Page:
One of the unfortunate aspects of playing video games is that they often lead to isolation and irritability, especially in kids with autism spectrum disorder (ASD). What if there was a game that combines the allure of gaming and leverages – without demanding – that the energy be directed towards better social interaction and communication? One such game is here, and it may revolutionize the use of games for ASD. A new paper in TACCESS from researchers at University of California, Irvine looked at how Zody’s World: The Clock Catastrophe, an iPad game, can promote social interaction among children with autism spectrum disorder.
Embedding intervention into gaming:
The Zody game embeds principles of an evidence-based approach to moderating the impact of autism spectrum disorder – Developmental, Individual differences, Relationship based (DIR) intervention – into multiple aspects of game play. The developers at SymPlay LLC have solid bona-fides in neurobehavioral medicine, motor function, technology, and game development, as well as personal experience with family members on the spectrum. They know what works and why it matters. Players are drawn into the story, a G-rated quest to help a quirky professor find the lost parts to his invention. As events unfold, players are required to collaborate and communicate to solve a variety of strategy and social problems. This is a far cry from the usual online distance diversions that can sometimes suck people in and rev them up. Players become engaged and excited, but the level of intensity is modulated by the pacing and collaborative nature of the game. Each player needs to keep both hands on the same iPad device, so they truly need cooperation and a team strategy to be successful. One moment they might be cooling down a dragon with ice balls; the next deciding how to soothe its injuries without getting fried.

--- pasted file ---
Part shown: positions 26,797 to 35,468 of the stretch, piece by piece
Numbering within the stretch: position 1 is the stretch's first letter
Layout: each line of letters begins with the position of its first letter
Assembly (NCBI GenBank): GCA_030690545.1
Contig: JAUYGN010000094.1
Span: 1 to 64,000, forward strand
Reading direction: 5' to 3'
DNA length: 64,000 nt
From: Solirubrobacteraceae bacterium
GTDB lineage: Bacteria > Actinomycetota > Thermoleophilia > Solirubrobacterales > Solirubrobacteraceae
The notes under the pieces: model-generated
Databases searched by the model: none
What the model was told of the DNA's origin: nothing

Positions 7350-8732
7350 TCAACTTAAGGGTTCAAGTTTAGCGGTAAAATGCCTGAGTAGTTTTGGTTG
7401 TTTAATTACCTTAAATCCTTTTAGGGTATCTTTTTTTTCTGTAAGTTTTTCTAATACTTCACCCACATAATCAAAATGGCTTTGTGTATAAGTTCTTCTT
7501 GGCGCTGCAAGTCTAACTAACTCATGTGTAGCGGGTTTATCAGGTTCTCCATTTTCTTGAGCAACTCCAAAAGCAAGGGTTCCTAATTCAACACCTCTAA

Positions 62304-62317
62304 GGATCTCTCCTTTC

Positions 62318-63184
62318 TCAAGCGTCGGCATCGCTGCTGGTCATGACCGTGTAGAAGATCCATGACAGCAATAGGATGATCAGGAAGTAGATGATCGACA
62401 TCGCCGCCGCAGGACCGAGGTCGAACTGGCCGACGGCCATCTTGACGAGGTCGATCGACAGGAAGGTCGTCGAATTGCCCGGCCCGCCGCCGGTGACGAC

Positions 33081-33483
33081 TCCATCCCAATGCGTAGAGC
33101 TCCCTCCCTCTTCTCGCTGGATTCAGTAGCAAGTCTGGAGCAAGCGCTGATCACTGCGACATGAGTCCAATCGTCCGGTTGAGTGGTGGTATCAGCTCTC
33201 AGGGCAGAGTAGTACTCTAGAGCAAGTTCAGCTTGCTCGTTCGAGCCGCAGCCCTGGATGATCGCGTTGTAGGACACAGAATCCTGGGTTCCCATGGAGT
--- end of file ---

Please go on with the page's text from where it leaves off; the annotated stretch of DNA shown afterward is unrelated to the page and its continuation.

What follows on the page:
Far beyond expectations:
The game was designed for parents and kids engage in an enjoyable and well-regulated flow of back and forth activity to give the child experience and practice with social communication. Taking the concept even further, the UCI research team gave the game to pairs of kids on the autism spectrum without adult involvement. The results are truly promising: when playing the Zody game, the pairs of kids did as well in collaborative play turn taking as kids playing with Legos. But there was much more: during the Zody play they not only took turns but also had a clear sense of shared fun, with congratulatory high fives and synchronized/coordinated interactions. During Zody play, players were more likely to trade roles as opposed to Lego play where they tended to fix ‘supplier’ and ‘builder’ roles. Some pairs had carryover of better interaction into other activities; this is the true hope of the team at SymPlay.
A Paradigm shift in the gaming industry:
More and more games today offer collaborative game dynamics, and there is a budding research literature on the topic. But this is the first game that shows how the rapidly growing field of developmental relationship based intervention can be leveraged into game design in order to help children with ASD develop their ability to relate and communicate – all while having a lot of fun. Electronic games and devices are part of our everyday reality. Zody opens a world where gaming and computing can support human communities rather than isolate or even addict individuals. It’s played well so far at conferences and community events; SymPlay hopes to see more research to spur development and refinement of these ideas.
SymPlay is a technology company specializing in the creation of family-friendly games and technologies and in active, collaborative research into evidence-based approaches to treatment for autism spectrum individuals. Contact Information: Bruce Brownstein — firstname.lastname@example.org